No matter. It takes all kinds. Here’s unhtml, and you can probably guess as to its goal.

2015-01-28-6m47421-unhtml

unhtml is one of probably two or three (or four or five …) html-strippers that I’ve seen since the start of this silly little site, and while it’s not the most elegant or flexible, it might be the oldest.

The man page for unhtml has a date of 1998, and if that’s its inception date, then it has done well to survive this long.

Of course, it probably has Debian to thank for that — I looked briefly for an original home page, but didn’t find anything that satisfied me. And considering that the AUR page for unhtml simply pulls the source code from Debian, it might be that it’s only around now because of the way Debian preserves code.

I can’t speak very highly of unhtml no matter its age; its only flag is a call for the version, and even the man page is exceedingly terse. You have the flexibility to pipe code through unhtml or to aim it at a file, but that’s about it.

All the same, I think it does the job, and with the exception of a few oddball tags like you see above, it did what it promised. Given the option, I might rely on something else though. Personally, that is. :\

pup: Playing fetch with HTML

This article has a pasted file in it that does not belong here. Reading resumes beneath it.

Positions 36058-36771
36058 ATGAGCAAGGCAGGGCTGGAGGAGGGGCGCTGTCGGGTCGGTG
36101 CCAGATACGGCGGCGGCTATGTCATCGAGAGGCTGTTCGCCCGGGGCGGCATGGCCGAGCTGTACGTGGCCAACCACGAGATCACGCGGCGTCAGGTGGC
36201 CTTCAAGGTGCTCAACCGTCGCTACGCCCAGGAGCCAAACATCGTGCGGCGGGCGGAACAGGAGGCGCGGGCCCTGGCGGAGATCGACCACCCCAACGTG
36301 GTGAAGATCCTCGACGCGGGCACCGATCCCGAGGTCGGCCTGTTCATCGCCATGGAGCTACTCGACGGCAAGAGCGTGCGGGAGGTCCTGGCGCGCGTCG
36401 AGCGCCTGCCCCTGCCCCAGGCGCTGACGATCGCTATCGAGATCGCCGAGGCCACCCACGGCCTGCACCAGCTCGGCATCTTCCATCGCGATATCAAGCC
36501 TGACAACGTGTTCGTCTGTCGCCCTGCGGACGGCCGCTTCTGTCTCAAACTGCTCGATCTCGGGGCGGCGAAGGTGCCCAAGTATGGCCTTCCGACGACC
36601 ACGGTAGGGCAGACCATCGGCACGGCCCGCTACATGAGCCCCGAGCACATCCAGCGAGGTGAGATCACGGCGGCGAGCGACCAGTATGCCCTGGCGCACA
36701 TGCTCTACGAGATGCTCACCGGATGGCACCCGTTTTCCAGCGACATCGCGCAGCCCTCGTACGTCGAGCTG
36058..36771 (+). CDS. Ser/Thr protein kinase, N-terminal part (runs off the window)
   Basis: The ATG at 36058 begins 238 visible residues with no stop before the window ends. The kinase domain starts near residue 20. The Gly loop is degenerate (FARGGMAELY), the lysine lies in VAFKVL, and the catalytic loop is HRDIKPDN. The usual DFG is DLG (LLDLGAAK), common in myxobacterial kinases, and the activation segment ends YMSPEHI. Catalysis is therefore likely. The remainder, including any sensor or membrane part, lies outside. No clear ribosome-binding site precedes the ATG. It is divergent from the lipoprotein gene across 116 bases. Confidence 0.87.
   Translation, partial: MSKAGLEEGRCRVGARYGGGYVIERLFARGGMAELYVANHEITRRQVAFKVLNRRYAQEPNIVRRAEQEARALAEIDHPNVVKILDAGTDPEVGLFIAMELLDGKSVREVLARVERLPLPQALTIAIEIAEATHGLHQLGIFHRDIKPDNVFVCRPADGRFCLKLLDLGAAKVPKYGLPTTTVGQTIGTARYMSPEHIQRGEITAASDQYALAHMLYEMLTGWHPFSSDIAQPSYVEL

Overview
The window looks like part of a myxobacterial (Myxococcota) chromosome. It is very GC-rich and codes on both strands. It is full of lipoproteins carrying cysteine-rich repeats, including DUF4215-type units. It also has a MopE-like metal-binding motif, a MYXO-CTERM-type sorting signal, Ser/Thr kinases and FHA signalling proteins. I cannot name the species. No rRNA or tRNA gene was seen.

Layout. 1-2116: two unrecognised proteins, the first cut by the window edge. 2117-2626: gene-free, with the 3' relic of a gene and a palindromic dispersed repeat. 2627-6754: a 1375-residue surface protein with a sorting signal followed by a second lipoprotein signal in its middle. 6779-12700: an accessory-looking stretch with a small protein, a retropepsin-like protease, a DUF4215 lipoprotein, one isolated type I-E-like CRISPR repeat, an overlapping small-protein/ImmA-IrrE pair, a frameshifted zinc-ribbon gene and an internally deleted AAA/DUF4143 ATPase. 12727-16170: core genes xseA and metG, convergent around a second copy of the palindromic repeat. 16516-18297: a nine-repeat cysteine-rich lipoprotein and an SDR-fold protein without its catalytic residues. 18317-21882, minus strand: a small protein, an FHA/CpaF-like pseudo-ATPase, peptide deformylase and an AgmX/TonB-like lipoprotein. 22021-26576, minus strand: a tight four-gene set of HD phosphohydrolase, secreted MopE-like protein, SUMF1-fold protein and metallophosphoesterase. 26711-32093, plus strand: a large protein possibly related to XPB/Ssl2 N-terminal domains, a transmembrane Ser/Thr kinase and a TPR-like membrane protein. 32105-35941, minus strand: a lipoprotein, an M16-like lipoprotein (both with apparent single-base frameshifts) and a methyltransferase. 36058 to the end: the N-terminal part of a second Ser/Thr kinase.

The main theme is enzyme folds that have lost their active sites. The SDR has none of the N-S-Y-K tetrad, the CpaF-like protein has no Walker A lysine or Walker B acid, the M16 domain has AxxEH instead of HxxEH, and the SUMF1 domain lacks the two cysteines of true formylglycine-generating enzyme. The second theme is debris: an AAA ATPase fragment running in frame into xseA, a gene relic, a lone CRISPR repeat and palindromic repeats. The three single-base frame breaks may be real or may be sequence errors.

Every month I export the posts from this site, grind away at the XML file, pluck out titles and links, and rearrange them to form an index page. Don’t say thank you; I do it for me as much as anyone else. I can’t remember everything I’ve covered in the past two years, and that index has saved me more than once. :\

Point being, it takes a small measure of grep, plus some rather tedious vim footwork to get everything arranged in the proper order and working.

You know what would be nice? If some tool could skim through that XML file, extract just the link and title fields, and prettify them to make my task a bit easier.

pup can do that.

2014-11-08-2sjx281-pup-01

Oh, that is so wonderful. … 🙄

In that very rudimentary example, pup took the file, the field I wanted, and sifted through for all the matching tags before dumping it into the index file.